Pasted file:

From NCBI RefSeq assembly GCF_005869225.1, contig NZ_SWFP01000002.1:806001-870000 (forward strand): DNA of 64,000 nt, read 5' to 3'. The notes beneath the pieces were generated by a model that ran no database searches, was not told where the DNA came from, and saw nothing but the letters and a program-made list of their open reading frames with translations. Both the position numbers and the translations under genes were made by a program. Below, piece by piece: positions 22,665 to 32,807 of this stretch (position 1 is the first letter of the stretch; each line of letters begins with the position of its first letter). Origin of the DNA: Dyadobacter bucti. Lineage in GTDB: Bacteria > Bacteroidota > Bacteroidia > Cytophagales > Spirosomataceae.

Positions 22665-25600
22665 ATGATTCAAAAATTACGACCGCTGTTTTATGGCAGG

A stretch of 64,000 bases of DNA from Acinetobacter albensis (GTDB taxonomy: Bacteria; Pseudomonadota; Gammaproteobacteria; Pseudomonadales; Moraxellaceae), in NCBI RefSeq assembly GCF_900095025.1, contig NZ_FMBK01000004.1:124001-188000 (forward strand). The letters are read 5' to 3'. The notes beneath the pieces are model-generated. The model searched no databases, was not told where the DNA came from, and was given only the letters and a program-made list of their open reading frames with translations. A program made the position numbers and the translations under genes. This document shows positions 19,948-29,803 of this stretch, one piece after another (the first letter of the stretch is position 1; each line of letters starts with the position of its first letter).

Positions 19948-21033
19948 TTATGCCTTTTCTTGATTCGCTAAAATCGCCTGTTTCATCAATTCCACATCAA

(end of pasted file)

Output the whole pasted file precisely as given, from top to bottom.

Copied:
From NCBI RefSeq assembly GCF_005869225.1, contig NZ_SWFP01000002.1:806001-870000 (forward strand): DNA of 64,000 nt, read 5' to 3'. The notes beneath the pieces were generated by a model that ran no database searches, was not told where the DNA came from, and saw nothing but the letters and a program-made list of their open reading frames with translations. Both the position numbers and the translations under genes were made by a program. Below, piece by piece: positions 22,665 to 32,807 of this stretch (position 1 is the first letter of the stretch; each line of letters begins with the position of its first letter). Origin of the DNA: Dyadobacter bucti. Lineage in GTDB: Bacteria > Bacteroidota > Bacteroidia > Cytophagales > Spirosomataceae.

Positions 22665-25600
22665 ATGATTCAAAAATTACGACCGCTGTTTTATGGCAGG

A stretch of 64,000 bases of DNA from Acinetobacter albensis (GTDB taxonomy: Bacteria; Pseudomonadota; Gammaproteobacteria; Pseudomonadales; Moraxellaceae), in NCBI RefSeq assembly GCF_900095025.1, contig NZ_FMBK01000004.1:124001-188000 (forward strand). The letters are read 5' to 3'. The notes beneath the pieces are model-generated. The model searched no databases, was not told where the DNA came from, and was given only the letters and a program-made list of their open reading frames with translations. A program made the position numbers and the translations under genes. This document shows positions 19,948-29,803 of this stretch, one piece after another (the first letter of the stretch is position 1; each line of letters starts with the position of its first letter).

Positions 19948-21033
19948 TTATGCCTTTTCTTGATTCGCTAAAATCGCCTGTTTCATCAATTCCACATCAA